DETROIT (WWJ/AP) – Packaged salads produced at a Dole facility in Ohio are linked to one death in Michigan.
The Centers for Disease Control and Prevention said Friday that 12 people in six states have been hospitalized in the outbreak.
“Twelve of 12 people have been hospitalized and one person from Michigan died as a result of Listeria and one of these illnesses was reported in a pregnant woman,” says CDC’s Ian Williams. “Listeria can be a very serious infection.”
The person who died was a Macomb County resident.
“As part of the investigation … we determine what they ate and what food may have made them sick,” adds Williams.
The 12 people are from six different states, and the ages of the affected range from 3 to 83-years old. Four of the 12 infected are from Michigan.
The packaged salads produced in this facility were sold under various brand names including:
- Fresh Selections
- Simple Truth
- The Little Salad Bar
- President’s Choice
The manufacturing code on the package starts with the letter “A.” The CDC urges customers should not eat those bags and restaurants have been urged not to serve these salads.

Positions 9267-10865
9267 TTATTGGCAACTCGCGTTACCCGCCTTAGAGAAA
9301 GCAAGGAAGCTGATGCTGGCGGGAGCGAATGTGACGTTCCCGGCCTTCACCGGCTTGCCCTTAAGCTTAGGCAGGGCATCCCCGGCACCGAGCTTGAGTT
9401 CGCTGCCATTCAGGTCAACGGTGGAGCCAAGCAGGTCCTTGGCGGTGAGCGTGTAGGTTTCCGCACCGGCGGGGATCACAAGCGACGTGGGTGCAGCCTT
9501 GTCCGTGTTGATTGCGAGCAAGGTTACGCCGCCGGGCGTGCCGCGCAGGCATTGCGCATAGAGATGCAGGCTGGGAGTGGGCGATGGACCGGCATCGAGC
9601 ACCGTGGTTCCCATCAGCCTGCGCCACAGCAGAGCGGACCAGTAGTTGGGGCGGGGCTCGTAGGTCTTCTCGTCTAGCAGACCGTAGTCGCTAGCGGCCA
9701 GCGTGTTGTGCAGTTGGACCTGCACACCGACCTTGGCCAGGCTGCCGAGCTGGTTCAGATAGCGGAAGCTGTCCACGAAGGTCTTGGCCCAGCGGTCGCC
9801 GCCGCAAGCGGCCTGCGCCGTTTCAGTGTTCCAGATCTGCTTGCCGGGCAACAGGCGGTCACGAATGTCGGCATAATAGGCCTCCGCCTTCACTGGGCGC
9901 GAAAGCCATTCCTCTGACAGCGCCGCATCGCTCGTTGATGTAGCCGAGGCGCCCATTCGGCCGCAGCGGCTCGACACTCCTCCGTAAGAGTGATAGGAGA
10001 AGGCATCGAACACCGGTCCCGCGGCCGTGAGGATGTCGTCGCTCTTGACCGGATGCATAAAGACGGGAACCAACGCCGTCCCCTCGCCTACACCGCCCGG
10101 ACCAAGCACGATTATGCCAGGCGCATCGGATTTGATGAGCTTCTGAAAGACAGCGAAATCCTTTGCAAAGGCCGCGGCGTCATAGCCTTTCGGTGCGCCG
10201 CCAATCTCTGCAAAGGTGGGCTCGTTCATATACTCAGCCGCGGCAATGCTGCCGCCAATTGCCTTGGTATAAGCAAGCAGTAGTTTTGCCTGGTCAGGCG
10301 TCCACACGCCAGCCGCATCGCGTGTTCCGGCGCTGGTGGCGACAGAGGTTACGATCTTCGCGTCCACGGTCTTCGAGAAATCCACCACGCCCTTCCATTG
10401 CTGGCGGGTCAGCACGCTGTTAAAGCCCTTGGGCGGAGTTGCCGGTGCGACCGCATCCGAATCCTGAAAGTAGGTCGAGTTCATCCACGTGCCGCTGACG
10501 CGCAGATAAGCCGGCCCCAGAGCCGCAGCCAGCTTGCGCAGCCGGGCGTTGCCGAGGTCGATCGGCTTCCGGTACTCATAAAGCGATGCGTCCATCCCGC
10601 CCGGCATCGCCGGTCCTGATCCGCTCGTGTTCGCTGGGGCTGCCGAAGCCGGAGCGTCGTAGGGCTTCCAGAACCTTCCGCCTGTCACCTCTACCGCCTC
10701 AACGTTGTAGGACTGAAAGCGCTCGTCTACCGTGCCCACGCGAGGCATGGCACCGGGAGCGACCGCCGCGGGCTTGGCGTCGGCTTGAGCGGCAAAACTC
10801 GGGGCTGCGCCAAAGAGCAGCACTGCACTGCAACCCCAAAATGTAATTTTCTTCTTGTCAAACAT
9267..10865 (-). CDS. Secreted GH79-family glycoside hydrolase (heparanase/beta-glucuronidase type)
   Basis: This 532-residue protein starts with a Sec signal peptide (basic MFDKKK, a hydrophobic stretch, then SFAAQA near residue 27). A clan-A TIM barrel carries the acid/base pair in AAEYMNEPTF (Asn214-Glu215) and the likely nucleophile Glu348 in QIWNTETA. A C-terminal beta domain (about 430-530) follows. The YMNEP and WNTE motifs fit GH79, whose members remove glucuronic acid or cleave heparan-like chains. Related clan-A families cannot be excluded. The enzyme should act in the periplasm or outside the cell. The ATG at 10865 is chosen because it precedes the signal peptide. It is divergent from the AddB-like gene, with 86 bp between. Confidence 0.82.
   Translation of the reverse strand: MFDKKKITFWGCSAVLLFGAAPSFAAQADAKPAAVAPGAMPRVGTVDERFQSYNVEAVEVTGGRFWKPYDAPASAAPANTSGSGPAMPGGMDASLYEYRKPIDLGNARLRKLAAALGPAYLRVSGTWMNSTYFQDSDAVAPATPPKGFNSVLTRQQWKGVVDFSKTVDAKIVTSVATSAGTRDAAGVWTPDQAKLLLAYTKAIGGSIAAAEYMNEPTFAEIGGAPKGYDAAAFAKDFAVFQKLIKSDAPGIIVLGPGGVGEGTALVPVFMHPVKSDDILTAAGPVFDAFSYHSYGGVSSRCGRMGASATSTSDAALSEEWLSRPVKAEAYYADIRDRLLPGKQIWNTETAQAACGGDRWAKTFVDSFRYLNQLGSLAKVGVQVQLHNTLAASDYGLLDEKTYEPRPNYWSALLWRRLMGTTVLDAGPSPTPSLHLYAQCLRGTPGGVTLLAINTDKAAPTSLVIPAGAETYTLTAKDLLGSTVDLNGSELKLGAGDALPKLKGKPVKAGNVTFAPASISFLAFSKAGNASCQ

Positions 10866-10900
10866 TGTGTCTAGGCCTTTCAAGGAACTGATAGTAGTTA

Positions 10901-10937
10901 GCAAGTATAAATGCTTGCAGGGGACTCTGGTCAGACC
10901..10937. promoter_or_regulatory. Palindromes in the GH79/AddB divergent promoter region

Dole, meantime, has stopped all production at the Springfield, Ohio, plant and is withdrawing packaged salads on the market that were produced there, according to the CDC.
Listeria primarily affects the elderly, people with compromised immune systems, and pregnant women and their newborn infants. It can cause fever, muscle aches and gastrointestinal symptoms and can be fatal. It also can cause miscarriage, stillbirth, premature labor, and serious illness or death in newborn babies.
The agency says that the illnesses so far have been in Michigan, New York, Indiana, Massachusetts, New Jersey and Pennsylvania.
Those who have this salad in their homes should do the following:
- Throw the packaged salad away in a closed plastic bag placed in a sealed trash can. This will prevent people and animals from eating it.
- Wash the refrigerator drawer and other areas where the packaged salads were stored with hot water and soap.
- Wash cutting boards, surfaces, and utensils used to serve or store packaged salads. If possible, use a dishwasher; otherwise, use hot water and soap, followed by sanitizing with a solution of one tablespoon chlorine bleach added to one gallon of hot water.
- Wash your hands with warm water and soap after cleaning up.
Those who may have eaten the salad and exhibit symptoms should contact their doctor.
[Get more information from the CDC, HERE].